When I began my current job, it was not only the start of my public relations career, but it was my first job having anything to do with healthcare. I had absolutely zero experience in health and that’s not always easy in an industry as intimidating as healthcare. Politics kept me interested and involved in healthcare policy, but I was fine with being a spectator on the bench. To actually be involved in the business was a whole other game, and not one that I was sure I knew how to play.
However, in a matter of months, I already feel like I’ve gained a second education from being exposed to a variety of health client work. And while the road can be rocky at times, I’ve condensed some of the things I learned along the way into four points that can benefit anyone who is looking to get their foot in the door of healthcare PR.
1. It’s okay to not know
I still find this to be true every single day that I come to work. The fact of the matter is that most PR professionals in the health industry are PR professionals first. While some may have prior health backgrounds, odds are that the majority of us didn’t go to medical school, and that’s okay. Terms, devices, medical conditions, you name it – they inevitably come up and sometimes you may not know what it means, or even how to spell it. (Trust me, trigeminal neuralgia is not something that is easily auto-corrected). But it’s not the end of the world, and more importantly, not the end of your career. The most important thing to do is be a sponge; absorb all of the information that you can, and never be afraid to ask questions (or use an expertly executed Google search).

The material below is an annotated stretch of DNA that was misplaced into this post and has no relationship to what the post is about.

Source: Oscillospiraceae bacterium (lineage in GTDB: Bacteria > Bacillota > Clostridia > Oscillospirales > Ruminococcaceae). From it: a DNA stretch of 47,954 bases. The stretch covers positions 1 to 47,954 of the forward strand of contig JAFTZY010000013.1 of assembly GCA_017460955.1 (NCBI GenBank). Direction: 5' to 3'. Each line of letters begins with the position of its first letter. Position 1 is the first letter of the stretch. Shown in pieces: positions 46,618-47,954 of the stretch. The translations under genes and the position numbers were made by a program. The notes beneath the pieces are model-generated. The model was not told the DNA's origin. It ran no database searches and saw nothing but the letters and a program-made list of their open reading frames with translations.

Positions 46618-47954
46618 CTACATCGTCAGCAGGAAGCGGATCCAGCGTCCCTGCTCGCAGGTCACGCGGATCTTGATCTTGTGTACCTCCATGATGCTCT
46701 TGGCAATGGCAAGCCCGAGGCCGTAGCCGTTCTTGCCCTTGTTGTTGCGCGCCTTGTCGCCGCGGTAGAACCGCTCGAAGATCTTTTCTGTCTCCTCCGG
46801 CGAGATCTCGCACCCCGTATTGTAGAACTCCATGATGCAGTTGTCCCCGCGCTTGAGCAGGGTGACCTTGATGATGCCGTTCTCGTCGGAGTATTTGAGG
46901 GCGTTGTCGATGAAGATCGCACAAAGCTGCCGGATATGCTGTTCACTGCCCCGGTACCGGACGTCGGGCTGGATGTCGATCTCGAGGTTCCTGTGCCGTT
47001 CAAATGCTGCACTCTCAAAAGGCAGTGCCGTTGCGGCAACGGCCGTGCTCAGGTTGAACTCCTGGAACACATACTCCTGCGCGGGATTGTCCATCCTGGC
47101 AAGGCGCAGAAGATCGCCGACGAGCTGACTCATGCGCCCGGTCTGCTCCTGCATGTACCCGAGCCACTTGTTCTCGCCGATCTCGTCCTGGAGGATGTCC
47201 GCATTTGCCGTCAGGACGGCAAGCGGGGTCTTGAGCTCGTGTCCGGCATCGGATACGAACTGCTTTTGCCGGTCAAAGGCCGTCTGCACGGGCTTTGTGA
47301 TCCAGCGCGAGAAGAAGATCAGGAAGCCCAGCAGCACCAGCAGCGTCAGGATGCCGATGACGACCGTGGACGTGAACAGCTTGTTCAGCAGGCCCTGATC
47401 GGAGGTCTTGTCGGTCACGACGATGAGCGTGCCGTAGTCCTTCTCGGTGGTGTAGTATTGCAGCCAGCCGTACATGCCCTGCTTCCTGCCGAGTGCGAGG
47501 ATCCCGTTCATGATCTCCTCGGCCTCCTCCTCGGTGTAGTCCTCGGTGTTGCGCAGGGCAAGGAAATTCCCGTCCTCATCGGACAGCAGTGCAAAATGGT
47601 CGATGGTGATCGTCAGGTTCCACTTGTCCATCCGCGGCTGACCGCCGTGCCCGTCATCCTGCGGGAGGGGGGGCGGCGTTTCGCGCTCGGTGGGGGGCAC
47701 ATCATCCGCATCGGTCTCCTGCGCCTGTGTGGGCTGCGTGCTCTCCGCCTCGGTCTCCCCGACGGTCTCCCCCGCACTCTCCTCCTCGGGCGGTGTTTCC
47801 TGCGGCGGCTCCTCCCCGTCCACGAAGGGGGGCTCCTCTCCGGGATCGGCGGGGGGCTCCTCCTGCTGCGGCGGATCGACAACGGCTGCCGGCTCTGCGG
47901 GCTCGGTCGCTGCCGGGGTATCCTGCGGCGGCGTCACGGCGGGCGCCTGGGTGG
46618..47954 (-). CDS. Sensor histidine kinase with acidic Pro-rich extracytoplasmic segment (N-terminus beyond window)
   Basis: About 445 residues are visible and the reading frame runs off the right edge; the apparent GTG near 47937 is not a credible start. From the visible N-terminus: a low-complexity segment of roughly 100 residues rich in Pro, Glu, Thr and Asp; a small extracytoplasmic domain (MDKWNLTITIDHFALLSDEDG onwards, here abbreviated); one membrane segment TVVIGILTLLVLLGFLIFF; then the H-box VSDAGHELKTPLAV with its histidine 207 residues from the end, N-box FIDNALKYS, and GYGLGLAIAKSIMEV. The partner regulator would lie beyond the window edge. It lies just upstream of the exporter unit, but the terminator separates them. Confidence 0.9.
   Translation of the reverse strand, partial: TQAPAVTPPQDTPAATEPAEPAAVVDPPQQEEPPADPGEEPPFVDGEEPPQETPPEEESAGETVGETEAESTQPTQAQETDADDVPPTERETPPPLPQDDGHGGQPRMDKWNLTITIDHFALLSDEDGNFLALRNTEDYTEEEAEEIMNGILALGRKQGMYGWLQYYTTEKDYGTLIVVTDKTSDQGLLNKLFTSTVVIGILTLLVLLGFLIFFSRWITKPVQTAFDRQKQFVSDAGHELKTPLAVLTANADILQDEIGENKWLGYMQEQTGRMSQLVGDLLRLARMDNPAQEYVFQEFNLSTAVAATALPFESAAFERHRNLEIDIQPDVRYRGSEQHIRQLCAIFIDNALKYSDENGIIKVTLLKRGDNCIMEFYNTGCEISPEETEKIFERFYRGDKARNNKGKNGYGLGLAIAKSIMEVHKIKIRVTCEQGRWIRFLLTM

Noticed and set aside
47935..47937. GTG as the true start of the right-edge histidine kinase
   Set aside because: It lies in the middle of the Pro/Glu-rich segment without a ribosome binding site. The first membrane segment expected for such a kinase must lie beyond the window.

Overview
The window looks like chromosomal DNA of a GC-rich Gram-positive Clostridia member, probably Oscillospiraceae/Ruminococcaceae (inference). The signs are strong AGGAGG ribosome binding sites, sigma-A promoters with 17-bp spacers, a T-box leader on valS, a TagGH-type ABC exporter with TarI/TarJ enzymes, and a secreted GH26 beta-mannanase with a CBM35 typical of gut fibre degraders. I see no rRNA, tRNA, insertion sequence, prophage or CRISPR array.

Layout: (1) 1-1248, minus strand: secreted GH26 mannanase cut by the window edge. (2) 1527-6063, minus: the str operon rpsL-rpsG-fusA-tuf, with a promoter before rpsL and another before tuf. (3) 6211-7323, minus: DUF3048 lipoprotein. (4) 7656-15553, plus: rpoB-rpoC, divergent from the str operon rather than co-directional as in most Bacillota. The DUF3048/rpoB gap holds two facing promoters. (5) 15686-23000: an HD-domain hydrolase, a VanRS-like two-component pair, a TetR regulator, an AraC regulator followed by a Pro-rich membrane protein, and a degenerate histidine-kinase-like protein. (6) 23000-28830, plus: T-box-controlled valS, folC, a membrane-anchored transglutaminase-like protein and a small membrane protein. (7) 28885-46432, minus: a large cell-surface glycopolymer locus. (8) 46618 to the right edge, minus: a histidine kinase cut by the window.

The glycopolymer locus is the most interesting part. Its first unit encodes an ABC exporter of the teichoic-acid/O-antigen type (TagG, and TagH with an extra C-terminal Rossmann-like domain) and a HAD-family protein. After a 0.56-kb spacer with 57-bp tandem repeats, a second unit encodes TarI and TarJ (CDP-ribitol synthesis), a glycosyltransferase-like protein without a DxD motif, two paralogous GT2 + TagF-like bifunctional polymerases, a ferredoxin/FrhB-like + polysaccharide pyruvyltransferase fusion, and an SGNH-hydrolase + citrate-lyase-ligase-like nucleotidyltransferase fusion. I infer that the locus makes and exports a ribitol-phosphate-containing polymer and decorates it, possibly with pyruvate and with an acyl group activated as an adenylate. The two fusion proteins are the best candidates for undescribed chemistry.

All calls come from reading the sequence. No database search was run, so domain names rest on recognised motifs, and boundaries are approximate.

2. Invest time in reading
This goes hand in hand with my last point; if you’re unfamiliar with something, make time to become familiar. The best thing you can do for yourself is try and grasp at least a basic understanding of whatever the subject matter is. Reading publications or even quickly scanning updates on the news will always be beneficial. The more involved you are, the more you’ll gain perspective, stay on top of trends, build inspiration and show commitment to your team members – which certainly pays off in the long run! If you’re looking for outlets to check out, here are some of the publications I follow: SmartBrief, PRWeek- Healthcare, and Medical Marketing & Media.
3. Pay attention to brands that are doing it right
Walgreens, Mayo Clinic, Make A Wish – all large national brands that continue to set good examples in health PR communications practices, and have had the success to show for it. Take time to notice campaigns, social posts, design copy, ads, etc., and look into strategies that win and how they’ve evolved. It may help inspire new ideas in the future, and if not, you will at least have an understanding of major players in the industry.
4. No task is too small
Even the most meticulous research project, or hours spent on the phone pitching to the media, will always serve a larger purpose. While they may not be the things you’re racing to do, they will always teach you something, and that’s exactly what you need to land your first healthcare PR job. Take everything as a learning experience, because it is! The more you raise your hand to get involved, the more experience you’ll ultimately gain. You don’t always see an immediate return on this investment, but it will pay off in the long run.
Every workplace is different, but a willingness to learn and grow will take you far, no matter where your career takes you. Now I’m following my own advice and asking those wiser and more experienced than me to chime in. PR pros, what advice would you give to us newbies? Share your words of wisdom in the comments.